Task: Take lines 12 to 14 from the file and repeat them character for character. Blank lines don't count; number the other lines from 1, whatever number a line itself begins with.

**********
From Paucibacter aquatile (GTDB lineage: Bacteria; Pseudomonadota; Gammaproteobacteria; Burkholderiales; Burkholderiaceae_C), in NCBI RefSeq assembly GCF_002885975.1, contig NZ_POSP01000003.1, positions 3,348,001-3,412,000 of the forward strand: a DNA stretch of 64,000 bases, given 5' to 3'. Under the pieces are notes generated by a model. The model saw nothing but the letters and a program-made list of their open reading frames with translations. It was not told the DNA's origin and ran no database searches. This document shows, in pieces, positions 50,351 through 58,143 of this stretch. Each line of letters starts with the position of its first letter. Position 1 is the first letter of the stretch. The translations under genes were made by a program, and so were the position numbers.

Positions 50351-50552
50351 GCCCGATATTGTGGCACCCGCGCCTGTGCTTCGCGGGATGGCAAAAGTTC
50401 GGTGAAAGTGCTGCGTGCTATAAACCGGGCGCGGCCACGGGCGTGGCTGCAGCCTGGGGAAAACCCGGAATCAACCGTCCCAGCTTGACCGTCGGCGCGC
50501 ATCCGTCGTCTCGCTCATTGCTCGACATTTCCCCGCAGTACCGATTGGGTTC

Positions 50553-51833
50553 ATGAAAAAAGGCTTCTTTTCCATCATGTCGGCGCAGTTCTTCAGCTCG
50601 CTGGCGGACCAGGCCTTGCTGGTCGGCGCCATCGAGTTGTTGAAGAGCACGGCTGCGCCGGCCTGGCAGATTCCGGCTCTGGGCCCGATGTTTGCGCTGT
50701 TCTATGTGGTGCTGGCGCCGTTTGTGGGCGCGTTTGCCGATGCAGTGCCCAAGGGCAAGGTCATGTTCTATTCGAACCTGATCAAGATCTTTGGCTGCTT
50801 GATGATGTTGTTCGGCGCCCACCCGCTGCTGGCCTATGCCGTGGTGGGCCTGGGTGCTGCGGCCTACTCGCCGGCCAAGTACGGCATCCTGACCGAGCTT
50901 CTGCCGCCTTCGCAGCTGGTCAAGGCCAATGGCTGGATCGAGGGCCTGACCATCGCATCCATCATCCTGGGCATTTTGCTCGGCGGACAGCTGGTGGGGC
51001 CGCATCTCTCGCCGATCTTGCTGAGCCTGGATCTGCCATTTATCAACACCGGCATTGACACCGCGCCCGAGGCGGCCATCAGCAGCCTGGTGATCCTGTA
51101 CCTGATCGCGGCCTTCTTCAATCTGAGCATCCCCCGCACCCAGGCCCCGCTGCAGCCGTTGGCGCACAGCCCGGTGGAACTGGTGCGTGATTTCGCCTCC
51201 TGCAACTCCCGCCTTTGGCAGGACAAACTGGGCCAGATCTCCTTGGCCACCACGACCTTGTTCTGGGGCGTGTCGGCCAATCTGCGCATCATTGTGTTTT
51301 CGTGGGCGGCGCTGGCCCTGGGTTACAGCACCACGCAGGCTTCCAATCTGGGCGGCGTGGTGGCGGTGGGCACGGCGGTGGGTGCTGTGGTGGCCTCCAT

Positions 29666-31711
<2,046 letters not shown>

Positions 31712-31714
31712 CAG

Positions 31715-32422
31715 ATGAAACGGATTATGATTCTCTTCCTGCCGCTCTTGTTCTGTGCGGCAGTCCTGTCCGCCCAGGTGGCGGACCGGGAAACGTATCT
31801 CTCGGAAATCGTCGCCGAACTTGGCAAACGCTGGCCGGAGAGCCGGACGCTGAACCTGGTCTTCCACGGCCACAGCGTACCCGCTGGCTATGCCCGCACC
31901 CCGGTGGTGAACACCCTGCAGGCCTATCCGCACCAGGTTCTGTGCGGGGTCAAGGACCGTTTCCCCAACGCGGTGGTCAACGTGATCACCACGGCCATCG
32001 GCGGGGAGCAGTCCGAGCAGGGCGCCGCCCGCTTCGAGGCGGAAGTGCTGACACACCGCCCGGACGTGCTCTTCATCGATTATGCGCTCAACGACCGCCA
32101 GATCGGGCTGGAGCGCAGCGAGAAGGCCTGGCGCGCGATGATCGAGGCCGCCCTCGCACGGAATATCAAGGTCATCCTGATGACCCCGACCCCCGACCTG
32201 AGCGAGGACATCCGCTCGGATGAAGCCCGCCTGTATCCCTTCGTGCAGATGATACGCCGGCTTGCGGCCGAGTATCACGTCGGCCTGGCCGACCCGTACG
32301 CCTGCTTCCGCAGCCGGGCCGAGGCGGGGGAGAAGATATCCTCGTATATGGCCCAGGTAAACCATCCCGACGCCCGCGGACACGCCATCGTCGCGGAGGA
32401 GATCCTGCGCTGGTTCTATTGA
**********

51001 CGCATCTCTCGCCGATCTTGCTGAGCCTGGATCTGCCATTTATCAACACCGGCATTGACACCGCGCCCGAGGCGGCCATCAGCAGCCTGGTGATCCTGTA
51101 CCTGATCGCGGCCTTCTTCAATCTGAGCATCCCCCGCACCCAGGCCCCGCTGCAGCCGTTGGCGCACAGCCCGGTGGAACTGGTGCGTGATTTCGCCTCC
51201 TGCAACTCCCGCCTTTGGCAGGACAAACTGGGCCAGATCTCCTTGGCCACCACGACCTTGTTCTGGGGCGTGTCGGCCAATCTGCGCATCATTGTGTTTT